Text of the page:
INTERNATIONAL TRADE AS A CATALYST FOR FLORIDA’S ECONOMY
Critical for Florida’s continued innovation, growth, and diversification, international trade must be a key priority in the dynamic post-pandemic economy. Despite facing significant headwinds in recent years, Florida will continue to serve as a global trading hub, leveraging its multimodal transportation network, advanced manufacturing capabilities, and unparalleled access to markets in Latin America and the Caribbean. Yet the combination of localized lockdowns, supply chain disruptions, and geopolitical conflicts around the world speak to ongoing uncertainties and underscore an urgency for adequate resiliency. Florida can take proactive steps to improve resiliency against unforeseen disruptions while also catalyzing future economic prosperity through international trade.
Between 2010 and 2019—in the lead up to the COVID-19 pandemic—Florida’s total international trade grew in value from $111.6 billion to $137.7 billion (See Figure 1) as the global economy expanded value chains following the Great Recession but also wrestled with several structural and cyclical factors that led to trade slowdowns mid-decade. As Florida and the rest of the world entered 2020, the COVID-19 pandemic brought global trade to a near standstill. Despite the considerable decline, trade came roaring back in 2021—a testament to Florida’s “open for business” strategy and a general easing in some pandemic pressures. By the end of 2021, total trade eclipsed $149.1 billion (higher than pre-pandemic levels), and Florida-based exports reached $55.5 billion. For comparison, pre-pandemic Florida-based exports were $55.9 billion in 2019.
Looking ahead to the remainder of 2022, Florida’s monthly exports appear poised to steadily grow. Based on Florida TaxWatch forecasts, monthly exports are anticipated to average $5.6 billion through the rest of 2022 (See Figure 2). For Florida to continue capturing the economic benefits that accrue from international trade, the state must pursue several strategies, including but not limited to: manufacturing more in the state; improving supply chain resiliency through tools like Connex Florida; boosting Florida-origin exports; and expanding trade opportunities with international partners in Latin America, the Caribbean, and emerging markets.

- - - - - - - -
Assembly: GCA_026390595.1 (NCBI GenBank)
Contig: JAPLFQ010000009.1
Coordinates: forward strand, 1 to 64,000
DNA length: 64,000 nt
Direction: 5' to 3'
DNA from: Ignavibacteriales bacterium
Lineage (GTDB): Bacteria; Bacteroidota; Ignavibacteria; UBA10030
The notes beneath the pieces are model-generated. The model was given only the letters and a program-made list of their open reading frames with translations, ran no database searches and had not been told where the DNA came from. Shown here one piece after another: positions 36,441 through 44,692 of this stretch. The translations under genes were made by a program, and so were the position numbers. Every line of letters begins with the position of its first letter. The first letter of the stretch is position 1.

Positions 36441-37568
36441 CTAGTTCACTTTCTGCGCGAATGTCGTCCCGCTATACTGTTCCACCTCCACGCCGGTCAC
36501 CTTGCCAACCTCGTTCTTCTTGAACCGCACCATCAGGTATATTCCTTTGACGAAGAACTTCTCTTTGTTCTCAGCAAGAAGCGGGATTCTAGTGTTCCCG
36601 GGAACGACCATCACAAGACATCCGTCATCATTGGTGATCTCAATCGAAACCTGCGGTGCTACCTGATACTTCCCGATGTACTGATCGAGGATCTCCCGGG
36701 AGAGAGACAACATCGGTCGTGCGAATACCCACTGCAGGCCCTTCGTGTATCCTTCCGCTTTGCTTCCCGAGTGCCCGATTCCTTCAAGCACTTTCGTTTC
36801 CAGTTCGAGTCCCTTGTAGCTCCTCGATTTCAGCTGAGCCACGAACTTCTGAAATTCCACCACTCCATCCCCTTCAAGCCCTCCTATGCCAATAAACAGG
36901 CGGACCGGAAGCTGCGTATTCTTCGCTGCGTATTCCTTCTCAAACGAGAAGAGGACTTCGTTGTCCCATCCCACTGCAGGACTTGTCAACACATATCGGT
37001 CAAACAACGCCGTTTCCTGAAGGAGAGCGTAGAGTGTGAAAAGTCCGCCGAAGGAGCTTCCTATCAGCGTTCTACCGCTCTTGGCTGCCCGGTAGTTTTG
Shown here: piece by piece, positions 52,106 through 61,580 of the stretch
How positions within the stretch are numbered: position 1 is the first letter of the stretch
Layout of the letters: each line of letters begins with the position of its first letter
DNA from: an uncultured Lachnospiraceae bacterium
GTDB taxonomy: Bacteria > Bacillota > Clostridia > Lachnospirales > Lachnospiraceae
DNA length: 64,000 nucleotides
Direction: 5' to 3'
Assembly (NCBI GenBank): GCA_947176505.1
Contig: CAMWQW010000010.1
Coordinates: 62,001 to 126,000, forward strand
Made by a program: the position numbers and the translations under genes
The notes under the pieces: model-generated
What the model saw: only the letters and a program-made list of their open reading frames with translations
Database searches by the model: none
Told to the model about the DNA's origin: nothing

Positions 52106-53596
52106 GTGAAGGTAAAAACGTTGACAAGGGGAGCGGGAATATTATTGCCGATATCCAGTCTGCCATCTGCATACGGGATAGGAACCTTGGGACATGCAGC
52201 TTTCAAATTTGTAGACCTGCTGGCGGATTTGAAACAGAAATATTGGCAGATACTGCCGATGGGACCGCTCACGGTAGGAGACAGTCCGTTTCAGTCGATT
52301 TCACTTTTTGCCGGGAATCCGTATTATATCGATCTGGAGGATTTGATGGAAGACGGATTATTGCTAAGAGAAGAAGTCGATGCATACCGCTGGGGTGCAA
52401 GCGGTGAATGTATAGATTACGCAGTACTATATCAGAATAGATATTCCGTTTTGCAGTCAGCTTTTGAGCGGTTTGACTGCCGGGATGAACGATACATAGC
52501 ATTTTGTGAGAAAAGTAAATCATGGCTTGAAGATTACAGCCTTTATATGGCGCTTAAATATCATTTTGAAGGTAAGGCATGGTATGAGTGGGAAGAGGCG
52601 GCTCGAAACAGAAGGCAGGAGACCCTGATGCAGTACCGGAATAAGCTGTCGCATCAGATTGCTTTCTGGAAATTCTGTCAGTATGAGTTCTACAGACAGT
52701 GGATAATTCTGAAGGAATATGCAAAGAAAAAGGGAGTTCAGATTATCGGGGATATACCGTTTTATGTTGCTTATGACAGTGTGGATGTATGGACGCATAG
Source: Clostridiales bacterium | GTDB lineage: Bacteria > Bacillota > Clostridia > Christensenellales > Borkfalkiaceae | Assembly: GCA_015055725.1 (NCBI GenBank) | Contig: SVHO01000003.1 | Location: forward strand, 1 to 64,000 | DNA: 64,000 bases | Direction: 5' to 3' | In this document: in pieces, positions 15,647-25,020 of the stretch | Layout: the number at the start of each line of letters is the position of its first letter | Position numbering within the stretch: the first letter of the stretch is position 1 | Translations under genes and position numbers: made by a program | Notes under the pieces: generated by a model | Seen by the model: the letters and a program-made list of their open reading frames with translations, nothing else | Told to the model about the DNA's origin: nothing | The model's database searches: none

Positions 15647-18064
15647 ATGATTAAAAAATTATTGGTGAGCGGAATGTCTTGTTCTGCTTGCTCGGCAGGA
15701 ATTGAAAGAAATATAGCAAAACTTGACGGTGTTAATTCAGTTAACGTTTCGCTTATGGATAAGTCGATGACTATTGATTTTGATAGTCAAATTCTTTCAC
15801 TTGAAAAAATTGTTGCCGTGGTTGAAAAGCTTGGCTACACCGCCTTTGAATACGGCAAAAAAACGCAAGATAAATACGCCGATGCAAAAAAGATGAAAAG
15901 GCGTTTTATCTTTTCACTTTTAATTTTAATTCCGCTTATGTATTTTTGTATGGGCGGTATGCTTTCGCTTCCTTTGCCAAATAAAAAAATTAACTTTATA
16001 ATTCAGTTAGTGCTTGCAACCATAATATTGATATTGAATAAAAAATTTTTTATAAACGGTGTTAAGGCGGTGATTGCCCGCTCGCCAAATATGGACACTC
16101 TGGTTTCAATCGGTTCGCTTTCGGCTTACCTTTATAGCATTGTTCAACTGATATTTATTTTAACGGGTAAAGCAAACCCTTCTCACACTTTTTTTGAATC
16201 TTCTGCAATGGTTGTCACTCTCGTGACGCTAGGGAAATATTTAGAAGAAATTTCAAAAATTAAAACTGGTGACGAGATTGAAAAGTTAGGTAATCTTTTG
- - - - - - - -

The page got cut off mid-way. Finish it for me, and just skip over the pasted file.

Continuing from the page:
Entering 2022, global trade was forecasted to rise by 4.7 percent year-over-year; however, due to geopolitical tensions in eastern Europe and escalating commodity prices, the World Trade Organization (WTO) lowered growth predictions to 3.0 percent. Despite the downside risk in parts of the world, international trade opportunities for Florida are forecasted to rise throughout the year, reflecting the advantages of an “open-for-work” strategy, strengthening the manufacturing sector, and burgeoning consumer demand. For Florida’s long-term future, taking proactive steps to invest in the state’s manufacturing sector, supply chain resiliency, export capacity, and trade opportunities with partners in Latin America and the Caribbean are among some of the various strategies that will generate benefits for Florida businesses and families.